Perfection is risky business. It’s addictive. It will alienate you from everyone, including yourself. It’s a burden too heavy, and you’ll never get your arms around it really anyway. As dramatic as it sounds, perfectionism is deadly- it’s at the root of so many eating disorders, mental illness, and addictions. And yet, time after time, we turn to perfectionism as the remedy for what ails us. Don’t believe me? Think you’ve matured past perfectionism? How many times have you heard any of these phrases, “When I get to my goal weight; when I get the kids out of the house; when I get this house organized and cleaned up; when this project is finished at work, when COVID is over; when I get to feeling good again…” Perfectionism is attempting to live in a reality that does not exist.
And we do it in our spiritual lives just as much- “I need to get in a better habit about praying, I need to be better about reading my Bible, I need to get back to Sunday school…” It’s all a reality that doesn’t exist. So we’re left seeking a life that seems like it would be perfect- we’re seeking a spirituality that seems like it would be perfect. And none of it really exists.
In our scripture reading tonight, we read Jesus’s warning against following the example of the hypocrites who seek to ensure that their spiritual disciplines are visible. They want people to see what good followers of God they are- how they’ve got it all figured out and know the best way to serve God. The thing that makes them hypocrites is the way they seek perfection- they want to look the part, and they want people to notice. Instead, Jesus says, be real. Go somewhere private to be with God, don’t seek attention or perfection, just go be with God. In the realness, the honesty, the desire to grow- that’s where you’ll find God.
And let me remind you of another of Jesus’ teachings, this one from Luke 18. “Jesus also told this parable to some who trusted in themselves that they were righteous and regarded others with contempt: ‘Two men went up to the temple to pray, one a Pharisee and the other a tax-collector. The Pharisee, standing by himself, was praying thus, “God, I thank you that I am not like other people: thieves, rogues, adulterers, or even like this tax-collector. I fast twice a week; I give a tenth of all my income.” But the tax-collector, standing far off, would not even look up to heaven, but was beating his breast and saying, “God, be merciful to me, a sinner!” I tell you, this man went down to his home justified rather than the other; for all who exalt themselves will be humbled, but all who humble themselves will be exalted.’” You see, it’s not even about being in private really- it’s about being honest, letting go of artifice, abandoning the illusion of perfection.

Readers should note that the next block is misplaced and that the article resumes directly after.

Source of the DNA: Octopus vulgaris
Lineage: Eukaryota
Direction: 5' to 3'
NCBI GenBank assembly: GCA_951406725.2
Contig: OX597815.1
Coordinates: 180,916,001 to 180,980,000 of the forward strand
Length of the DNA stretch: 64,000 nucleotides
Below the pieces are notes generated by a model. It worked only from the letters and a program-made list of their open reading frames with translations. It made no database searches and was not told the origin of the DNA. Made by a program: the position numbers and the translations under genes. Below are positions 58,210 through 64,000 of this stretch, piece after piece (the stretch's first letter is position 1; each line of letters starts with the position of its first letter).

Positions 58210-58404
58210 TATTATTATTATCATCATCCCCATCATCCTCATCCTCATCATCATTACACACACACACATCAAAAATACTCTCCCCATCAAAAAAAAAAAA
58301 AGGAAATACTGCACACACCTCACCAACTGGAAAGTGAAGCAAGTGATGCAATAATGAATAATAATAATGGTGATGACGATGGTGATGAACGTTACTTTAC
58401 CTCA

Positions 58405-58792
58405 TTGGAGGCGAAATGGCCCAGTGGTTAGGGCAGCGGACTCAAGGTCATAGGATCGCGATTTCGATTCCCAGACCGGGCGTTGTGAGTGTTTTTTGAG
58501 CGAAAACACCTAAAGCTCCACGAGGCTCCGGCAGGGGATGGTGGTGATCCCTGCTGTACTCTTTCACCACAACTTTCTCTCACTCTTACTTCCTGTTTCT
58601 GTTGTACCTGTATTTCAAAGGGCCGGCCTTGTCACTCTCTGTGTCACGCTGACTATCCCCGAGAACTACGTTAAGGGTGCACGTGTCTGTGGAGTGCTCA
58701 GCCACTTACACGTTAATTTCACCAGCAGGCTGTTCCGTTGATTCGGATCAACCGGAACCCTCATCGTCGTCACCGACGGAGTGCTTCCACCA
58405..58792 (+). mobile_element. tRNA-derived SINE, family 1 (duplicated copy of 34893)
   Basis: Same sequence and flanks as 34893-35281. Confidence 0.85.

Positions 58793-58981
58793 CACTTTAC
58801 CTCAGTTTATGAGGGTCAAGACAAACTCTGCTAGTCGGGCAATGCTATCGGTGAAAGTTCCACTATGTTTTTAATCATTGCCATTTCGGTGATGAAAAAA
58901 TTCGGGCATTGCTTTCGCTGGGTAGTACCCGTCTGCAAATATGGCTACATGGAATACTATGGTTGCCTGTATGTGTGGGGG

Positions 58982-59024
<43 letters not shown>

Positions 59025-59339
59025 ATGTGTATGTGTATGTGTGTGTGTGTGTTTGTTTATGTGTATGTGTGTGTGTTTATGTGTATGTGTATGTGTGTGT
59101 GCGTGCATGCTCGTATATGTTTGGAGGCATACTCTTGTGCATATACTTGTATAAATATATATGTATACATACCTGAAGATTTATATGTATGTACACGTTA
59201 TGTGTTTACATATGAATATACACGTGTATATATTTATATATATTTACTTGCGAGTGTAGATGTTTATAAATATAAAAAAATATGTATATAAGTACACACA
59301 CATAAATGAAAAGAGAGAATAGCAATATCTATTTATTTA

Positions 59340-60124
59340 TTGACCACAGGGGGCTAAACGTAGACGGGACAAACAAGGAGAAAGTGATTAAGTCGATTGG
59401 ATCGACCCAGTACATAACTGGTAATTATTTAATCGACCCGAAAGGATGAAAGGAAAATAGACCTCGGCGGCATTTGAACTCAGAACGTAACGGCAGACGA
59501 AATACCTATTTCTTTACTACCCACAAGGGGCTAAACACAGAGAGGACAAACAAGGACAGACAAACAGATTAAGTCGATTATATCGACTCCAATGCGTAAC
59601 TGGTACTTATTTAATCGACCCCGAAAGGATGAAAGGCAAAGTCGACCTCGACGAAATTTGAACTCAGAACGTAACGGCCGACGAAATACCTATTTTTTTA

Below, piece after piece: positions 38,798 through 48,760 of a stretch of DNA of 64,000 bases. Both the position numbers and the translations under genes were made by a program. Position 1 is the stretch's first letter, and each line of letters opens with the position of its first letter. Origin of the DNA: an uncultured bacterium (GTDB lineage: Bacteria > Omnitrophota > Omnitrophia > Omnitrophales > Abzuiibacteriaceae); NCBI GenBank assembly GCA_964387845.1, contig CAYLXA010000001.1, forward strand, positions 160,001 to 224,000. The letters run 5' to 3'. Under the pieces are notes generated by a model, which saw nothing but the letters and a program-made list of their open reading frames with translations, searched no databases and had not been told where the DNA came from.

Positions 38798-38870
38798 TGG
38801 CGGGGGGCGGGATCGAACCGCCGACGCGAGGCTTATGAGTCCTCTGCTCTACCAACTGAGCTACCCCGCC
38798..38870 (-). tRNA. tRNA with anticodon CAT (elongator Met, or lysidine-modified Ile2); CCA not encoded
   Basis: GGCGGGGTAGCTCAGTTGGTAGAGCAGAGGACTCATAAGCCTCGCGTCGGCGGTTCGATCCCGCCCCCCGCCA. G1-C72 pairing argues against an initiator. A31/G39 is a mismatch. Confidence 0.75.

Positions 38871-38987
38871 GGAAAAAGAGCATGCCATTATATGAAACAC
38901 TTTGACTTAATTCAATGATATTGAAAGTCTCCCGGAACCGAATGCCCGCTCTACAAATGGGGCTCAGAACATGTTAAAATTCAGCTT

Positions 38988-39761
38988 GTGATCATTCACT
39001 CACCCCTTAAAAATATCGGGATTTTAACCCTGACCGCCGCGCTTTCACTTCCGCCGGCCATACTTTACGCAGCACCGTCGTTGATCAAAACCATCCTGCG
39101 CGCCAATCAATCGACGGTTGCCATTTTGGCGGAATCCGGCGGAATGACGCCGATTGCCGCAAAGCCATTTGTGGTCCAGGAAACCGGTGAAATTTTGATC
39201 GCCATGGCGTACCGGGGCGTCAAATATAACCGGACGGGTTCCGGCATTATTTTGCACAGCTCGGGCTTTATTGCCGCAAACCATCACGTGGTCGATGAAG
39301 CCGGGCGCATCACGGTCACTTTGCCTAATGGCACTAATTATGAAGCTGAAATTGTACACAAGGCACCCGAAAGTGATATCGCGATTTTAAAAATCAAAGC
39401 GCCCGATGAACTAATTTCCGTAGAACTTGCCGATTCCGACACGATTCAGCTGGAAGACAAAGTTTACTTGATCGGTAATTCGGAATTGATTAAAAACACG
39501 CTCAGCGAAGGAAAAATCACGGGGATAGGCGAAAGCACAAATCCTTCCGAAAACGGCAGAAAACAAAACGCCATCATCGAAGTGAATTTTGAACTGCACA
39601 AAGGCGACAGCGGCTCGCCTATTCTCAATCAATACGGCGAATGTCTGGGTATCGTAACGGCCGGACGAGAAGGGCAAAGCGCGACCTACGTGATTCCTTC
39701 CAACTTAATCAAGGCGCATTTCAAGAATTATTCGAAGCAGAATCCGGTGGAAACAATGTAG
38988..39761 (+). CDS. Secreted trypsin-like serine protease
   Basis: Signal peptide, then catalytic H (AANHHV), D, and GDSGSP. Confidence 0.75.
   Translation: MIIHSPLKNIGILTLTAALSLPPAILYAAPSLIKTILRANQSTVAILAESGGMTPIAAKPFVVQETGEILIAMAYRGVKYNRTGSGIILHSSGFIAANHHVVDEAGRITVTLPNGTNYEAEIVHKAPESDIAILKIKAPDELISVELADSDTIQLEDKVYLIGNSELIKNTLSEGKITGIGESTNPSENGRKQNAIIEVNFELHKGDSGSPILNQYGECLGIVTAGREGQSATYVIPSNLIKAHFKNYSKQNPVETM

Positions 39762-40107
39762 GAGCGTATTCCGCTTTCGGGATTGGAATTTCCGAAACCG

When I was in Divinity School, I took a Marriage and Family Counseling class with Dr. Mac Wallace. We talked about a lot of things in that class, but only one message stuck with me, remembered like a script in my head. “You need to tell parents,” He said, “that there’s no such thing as a good parent. There are only good enough parents.” I believe that (thank goodness). Here’s a different version of the same lesson- there is no such thing as good followers of Christ. There are only good enough followers of Christ. That’s us. You and me, all of us- simply good enough. We will never be perfect. We will never be finished. We will never be matured. Perfection is impossible, but transformation is not. This is our theme for Lent this year- one I hope we will hear with our full hearts, one I hope we will share with the world- there’s no such thing as a good Christian; there are only good enough Christians.
And here on Ash Wednesday, that reminder is starker than ever. Today, in the smudging of ashes on our forehead, we drop the act. We quit pretending. We take a deep breath and name the reality that we are dust, and to dust we shall return. We’re not angry about it, or even sad, really. We don’t have to come crawling on our knees in sackcloth or a hairshirt. We’re just honest. We mess up. We don’t know everything. We’re broken, incomplete. We will act against God and our own integrity. Our bodies and souls will fail us, and we will return to the dust of the earth. We will transform and reform and keep trying, and we’ll ever be finished. Being human is not a flaw to overcome; it is a reality to embrace. None of it is perfect, but it is absolutely good enough. God can do a lot with good enough, you know. Here’s Jan Richardson’s reminder of that-
Blessing the Dust A Blessing for Ash Wednesday All those days you felt like dust, like dirt, as if all you had to do was turn your face toward the wind and be scattered to the four corners or swept away by the smallest breath as insubstantial— Did you not know what the Holy One can do with dust? This is the day we freely say we are scorched. This is the hour we are marked by what has made it through the burning. This is the moment we ask for the blessing that lives within the ancient ashes, that makes its home inside the soil of this sacred earth. So let us be marked not for sorrow. And let us be marked not for shame. Let us be marked not for false humility or for thinking we are less than we are but for claiming what God can do within the dust, within the dirt, within the stuff of which the world is made, and the stars that blaze in our bones, and the galaxies that spiral inside the smudge we bear. –Jan Richardson
So let us be marked with that which says we are good enough, to go forth not in pursuit of impossible perfection, but in the hope of transformation, marked with the ash that says both that we came from nothing and from everything- that we will return from nothing and from everything. Amen.